All hail soccer, the great American sport, as we cheer and lament the U.S. futbol team that competed valiantly in the World Cup in Brazil. After the tournament, many of our best players will return to their respective European pro teams, and we will once again become indifferent to the boring “minor” league soccer (MLS) played in our country.
The MLS has been piddling along now for 18 years, following other incarnations of the world’s favorite sport in the U.S. Now it is reformulating itself once again, with some of the richest guys in the world buying into what they see as a virgin market opportunity–a chance to appeal to the millions of middle class kids running all over the “pitch,” only to ignore the game once they reach their twenties.
Can it play in Paducah? Will Americans ever buy into professional football (soccer) like they do in England, Argentina and Mexico?
I think it really is possible. Some people theorize that the utter ineptitude of the MLS folk to generate an audience is really a brilliant conspiracy by several NFL team owners to sabotage the league and safeguard the value of their National Football League properties. It may sound a bit far-fetched to bamboozle soccer as a defensive move, but the explosive growth in the value of an NFL franchise over the last 18 years coinciding with the boring product of the MLS makes the theory at least worthy of mention.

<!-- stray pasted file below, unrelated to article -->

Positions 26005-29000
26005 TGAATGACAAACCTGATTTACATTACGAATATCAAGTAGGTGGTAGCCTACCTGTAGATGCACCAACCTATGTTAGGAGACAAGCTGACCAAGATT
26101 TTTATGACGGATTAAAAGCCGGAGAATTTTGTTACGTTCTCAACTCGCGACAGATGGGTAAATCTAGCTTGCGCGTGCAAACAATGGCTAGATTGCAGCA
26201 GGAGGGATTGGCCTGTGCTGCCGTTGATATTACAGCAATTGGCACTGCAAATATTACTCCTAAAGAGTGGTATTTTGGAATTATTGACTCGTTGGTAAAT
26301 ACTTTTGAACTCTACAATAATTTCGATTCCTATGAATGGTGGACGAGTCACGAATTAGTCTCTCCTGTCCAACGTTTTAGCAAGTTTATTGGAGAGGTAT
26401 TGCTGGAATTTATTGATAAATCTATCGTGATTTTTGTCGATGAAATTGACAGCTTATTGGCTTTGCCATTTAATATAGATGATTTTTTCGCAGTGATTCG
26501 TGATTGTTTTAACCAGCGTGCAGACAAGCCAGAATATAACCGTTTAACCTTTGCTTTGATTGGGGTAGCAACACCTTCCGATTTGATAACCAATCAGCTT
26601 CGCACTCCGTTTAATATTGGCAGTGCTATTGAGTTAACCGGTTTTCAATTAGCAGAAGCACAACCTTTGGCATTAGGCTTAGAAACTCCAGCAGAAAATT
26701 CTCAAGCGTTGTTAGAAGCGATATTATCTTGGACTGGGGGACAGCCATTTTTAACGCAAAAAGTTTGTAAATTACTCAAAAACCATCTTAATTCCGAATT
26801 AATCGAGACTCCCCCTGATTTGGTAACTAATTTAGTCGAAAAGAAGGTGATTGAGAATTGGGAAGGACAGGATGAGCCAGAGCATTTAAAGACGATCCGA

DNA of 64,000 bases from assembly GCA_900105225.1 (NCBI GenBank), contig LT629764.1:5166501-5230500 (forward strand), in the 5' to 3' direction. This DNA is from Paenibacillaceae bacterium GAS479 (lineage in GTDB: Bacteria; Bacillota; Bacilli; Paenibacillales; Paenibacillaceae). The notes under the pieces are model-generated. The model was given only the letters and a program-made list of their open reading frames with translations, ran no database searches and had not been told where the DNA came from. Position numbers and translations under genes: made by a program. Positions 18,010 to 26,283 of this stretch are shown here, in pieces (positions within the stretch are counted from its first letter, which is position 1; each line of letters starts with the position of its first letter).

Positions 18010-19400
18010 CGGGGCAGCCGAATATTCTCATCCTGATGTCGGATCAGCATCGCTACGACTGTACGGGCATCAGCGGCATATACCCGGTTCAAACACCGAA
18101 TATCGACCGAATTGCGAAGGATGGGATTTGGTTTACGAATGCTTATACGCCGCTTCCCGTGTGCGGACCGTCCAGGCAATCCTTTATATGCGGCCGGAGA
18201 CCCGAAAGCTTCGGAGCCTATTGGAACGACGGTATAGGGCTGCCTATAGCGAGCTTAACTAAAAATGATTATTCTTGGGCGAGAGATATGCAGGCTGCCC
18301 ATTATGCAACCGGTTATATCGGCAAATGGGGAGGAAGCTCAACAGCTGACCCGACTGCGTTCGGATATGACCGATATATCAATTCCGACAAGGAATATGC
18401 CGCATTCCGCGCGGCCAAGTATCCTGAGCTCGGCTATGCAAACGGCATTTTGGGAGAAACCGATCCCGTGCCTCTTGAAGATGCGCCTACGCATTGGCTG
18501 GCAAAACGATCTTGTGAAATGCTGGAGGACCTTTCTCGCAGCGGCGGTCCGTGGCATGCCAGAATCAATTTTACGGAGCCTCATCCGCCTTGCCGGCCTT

It is possible that with American kids’ participation in American football and baseball both on the wane, those super wealthy people pushing the rebranding of soccer here are finally going to strike a chord with the American public. American football is struggling with litigation and the devouring of its best players by injury. I think the game has peaked both in participation and popularity. Baseball is importing much of its talent from the Caribbean and Asia. This is also not a recipe for long term American fan support.
The National Hockey League, a truly international league, has found new life spurred by suburban hockey rinks and HDTV that finally makes the game television worthy. The NBA is also an example of a successful world league with its Champion San Antonio Spurs. The polyglot group of guys from Argentina to Mars is an archetype for world peace. But basketball still has its heart in the city playgrounds and backyard backboards throughout America.
Sports do go up and down in popularity. Could anybody have predicted the popularity of Mixed Martial Arts 10 years ago?
In my opinion, it is too early to say whether football (soccer) can actually take off as a spectator sport here. But I do think that this time around, some serious foreign money is really going to try to change our taste. If Americans can learn to love sushi and make the avocado the equivalent of the apple in today’s kitchen, we can adopt the world’s favorite sport.
The National Football League should be worried.
Question 1: Is the NFL too brutal?
Question 2: Is soccer boring?